Supreme Court nominee Neil Gorsuch is openly skeptical of a long-standing judicial doctrine that empowers federal regulators to take action on everything from the environment to public health and safety.
Adopted by the high court in a 1984 case involving the Chevron oil company, the so-called Chevron doctrine says that when the law is ambiguous, judges should defer to federal agencies’ interpretations of their own powers. Part of the idea is to give regulators the flexibility they need to adapt to changing circumstances, with Congress and the President reining them in when they overstep.
But Gorsuch views it differently. In a concurring opinion last summer, he wrote that the doctrine empowers bureaucrats to “swallow huge amounts of core judicial and legislative power” and “concentrate federal power” in a way that the framers of the Constitution would have disagreed with.
If Gorsuch’s views were to prevail at the Supreme Court, federal agencies would be put on a shorter leash, requiring more explicit permission before tackling such issues as climate change and employment regulations. And Gorsuch could arrive at a court increasingly sympathetic to his view, says Leonard Leo, a conservative legal scholar who advised Trump on his Supreme Court nomination.
“Judge Gorsuch’s opinions in the Chevron area do reflect the trajectory of the [Supreme] Court’s jurisprudence,” Leo says, “which is to say, a growing concern about overreach by the administrative state and a lack of separation of powers.”
Liberal advocacy group People for the American Way lists Gorsuch’s views on Chevron as one of the top three reasons people should oppose his nomination.
“Gorsuch has gone even farther than [late Justice Antonin] Scalia in embracing an extreme and far-reaching legal theory that, if put into practice, would severely restrict the federal government’s ability to effectively address national problems,” reads a blog post on the site. “As the federal government’s ability to address workplace safety, workers’ rights, environmental problems, investment abuse, consumer safety, and any number of other issues sharply diminishes, the power of Big Business and Wall Street to impose their will on every American would be greatly enhanced.”
Gorsuch is sure to be grilled about this by Democrats when he faces the Senate Judiciary Committee for his confirmation hearing this week. Two Senate aides confirmed they expect questions about Chevron. And Gorsuch knows it will come up, too. In his questionnaire submitted to the committee, he was asked about the most significant cases he’s ever presided over. He listed Gutierrez-Brizuela v. Lynch, the case where he wrote his concurring opinion about Chevron, at the very top.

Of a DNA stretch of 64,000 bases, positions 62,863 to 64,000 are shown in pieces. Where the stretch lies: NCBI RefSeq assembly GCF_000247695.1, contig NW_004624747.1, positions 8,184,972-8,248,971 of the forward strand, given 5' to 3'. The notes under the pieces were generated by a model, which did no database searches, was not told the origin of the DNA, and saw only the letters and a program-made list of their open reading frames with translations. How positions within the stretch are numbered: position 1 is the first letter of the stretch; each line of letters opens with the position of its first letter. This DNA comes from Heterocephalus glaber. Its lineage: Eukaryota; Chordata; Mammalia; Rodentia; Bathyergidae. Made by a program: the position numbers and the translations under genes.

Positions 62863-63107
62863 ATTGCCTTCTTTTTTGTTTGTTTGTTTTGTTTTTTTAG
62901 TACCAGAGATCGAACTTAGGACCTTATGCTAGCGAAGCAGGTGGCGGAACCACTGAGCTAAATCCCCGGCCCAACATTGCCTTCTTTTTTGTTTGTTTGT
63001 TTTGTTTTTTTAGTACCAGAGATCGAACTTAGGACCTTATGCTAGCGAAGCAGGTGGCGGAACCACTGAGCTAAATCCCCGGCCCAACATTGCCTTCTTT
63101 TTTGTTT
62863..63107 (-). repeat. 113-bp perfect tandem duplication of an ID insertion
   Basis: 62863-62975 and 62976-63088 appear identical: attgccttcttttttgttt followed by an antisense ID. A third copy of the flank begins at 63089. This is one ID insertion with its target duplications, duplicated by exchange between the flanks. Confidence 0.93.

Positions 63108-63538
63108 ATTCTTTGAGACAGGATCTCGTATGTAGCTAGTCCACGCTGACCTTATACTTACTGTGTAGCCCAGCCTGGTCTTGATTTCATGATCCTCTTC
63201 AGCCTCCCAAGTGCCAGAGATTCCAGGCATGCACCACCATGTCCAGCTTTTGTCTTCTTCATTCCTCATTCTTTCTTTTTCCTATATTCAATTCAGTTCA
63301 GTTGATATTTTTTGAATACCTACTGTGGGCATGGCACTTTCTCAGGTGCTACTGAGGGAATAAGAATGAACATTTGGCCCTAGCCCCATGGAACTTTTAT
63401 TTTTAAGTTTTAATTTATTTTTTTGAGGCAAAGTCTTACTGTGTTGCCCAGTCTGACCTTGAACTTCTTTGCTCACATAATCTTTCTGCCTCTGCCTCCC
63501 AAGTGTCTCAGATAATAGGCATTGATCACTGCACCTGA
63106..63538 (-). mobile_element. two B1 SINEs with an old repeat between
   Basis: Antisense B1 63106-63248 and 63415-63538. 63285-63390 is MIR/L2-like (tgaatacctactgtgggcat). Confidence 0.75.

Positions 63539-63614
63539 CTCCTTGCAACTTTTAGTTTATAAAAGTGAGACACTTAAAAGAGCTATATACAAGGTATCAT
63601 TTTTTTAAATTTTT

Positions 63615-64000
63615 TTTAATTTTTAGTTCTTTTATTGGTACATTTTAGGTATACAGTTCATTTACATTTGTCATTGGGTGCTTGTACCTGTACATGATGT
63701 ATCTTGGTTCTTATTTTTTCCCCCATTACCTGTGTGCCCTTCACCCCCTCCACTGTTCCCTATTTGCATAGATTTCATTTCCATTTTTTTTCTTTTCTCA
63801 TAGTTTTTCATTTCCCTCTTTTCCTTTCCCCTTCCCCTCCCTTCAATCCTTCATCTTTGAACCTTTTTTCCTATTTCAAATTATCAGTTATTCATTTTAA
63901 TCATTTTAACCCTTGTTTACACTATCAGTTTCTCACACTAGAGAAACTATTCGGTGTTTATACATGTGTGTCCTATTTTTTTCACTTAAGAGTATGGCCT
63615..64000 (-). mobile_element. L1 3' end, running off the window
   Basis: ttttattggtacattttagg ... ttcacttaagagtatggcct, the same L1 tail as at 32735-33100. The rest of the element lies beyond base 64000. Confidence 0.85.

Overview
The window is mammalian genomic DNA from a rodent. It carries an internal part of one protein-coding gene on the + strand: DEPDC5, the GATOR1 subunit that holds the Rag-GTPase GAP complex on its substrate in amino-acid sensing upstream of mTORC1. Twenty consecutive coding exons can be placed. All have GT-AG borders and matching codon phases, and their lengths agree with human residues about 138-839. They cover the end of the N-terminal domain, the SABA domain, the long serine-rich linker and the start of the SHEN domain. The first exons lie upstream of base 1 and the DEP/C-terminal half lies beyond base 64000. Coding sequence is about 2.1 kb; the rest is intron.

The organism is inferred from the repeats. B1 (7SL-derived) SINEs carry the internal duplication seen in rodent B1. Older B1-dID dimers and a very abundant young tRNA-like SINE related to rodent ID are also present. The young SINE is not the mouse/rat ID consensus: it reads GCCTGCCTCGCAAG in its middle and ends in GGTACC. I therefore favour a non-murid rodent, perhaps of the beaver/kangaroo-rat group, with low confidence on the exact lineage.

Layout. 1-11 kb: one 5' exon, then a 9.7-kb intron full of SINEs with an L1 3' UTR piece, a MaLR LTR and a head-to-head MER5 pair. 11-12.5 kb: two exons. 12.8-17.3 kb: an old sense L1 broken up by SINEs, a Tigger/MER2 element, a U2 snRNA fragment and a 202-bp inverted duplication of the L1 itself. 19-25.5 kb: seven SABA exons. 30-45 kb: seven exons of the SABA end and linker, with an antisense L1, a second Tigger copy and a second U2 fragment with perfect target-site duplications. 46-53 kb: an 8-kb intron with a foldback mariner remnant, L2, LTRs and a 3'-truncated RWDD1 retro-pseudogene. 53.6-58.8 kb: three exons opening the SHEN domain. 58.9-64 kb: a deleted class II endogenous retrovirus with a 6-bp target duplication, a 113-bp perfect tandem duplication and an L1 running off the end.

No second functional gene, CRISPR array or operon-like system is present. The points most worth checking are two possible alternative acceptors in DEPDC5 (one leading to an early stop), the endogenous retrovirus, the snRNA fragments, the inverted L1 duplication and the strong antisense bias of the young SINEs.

(In a fun quirk of history, Gorsuch’s mother was the head of the Environmental Protection Agency in the early 1980s and the defendant in the lower court decision that resulted in the Chevron ruling at the Supreme Court.)
Some conservatives reject the Chevron argument put forth by People for the American way and other liberal groups.
“They’re bootstrapping off of this debate about Chevron and trying to draw parallels between his skepticism about Chevron and the so-called progressive agenda to protect ‘the little guy,'” says Leo. “They’re engaging in self-contradiction. They want to be able to make the argument that [Gorsuch] is anti-worker, anti-consumer, anti-environment because he expresses skepticism about the Chevron doctrine, but at the same time, they want to say that he’s a rubber stamp for the Trump Administration and the executive branch. You can’t have it both ways.”
But the split on Chevron views has never fallen along simple liberal-conservative lines.
“It depends on whose ox is being gored,” says Thomas O. McGarity, an administrative law expert and professor at the University of Texas at Austin law school. Chevron was created under a conservative government and was originally used to facilitate deregulation; under liberal governments, it was wielded for greater oversight and regulation. Conservative late Justice Antonin Scalia, for example, who Gorsuch stands to replace, once supported Chevron, arguing it allows the government to function properly. In a speech at Duke Law School in 1989, Scalia said that one of Chevron’s “major advantages” is “to permit needed flexibility, and appropriate political participation, in the administrative process.”
McGarity argues that another switch could be coming, because environmental groups, many of whom would have supported greater power for the EPA in the past, might reconsider their position in this political climate. “If they’re really thinking through this particular issue, they may not want a judge who’s going to defer to a [Scott] Pruitt-held EPA as he starts undoing things that the Obama Administration did,” McGarity explains.
In the current political landscape, Gorsuch’s view on Chevron fits broadly with a goal of the Trump Administration: to roll back regulatory powers across the government, something Trump adviser Steve Bannon calls the “deconstruction of the administrative state.”
“Article I is the Congress, Article II is the President. Article III are the courts. And then there’s this administrative state, combining all three,” White House counsel Don McGahn told TIME in an exclusive interview. “They make the law, they enforce the law, and then they decide who violates the law, destroying the constitutional separation of powers that was designed to protect individual liberty.”
In Gorsuch’s famous Chevron opinion, he referred to the doctrine as “an elephant in the room” and wrote that “the time has come to face the behemoth.” He should get another chance wrestle with it this week.
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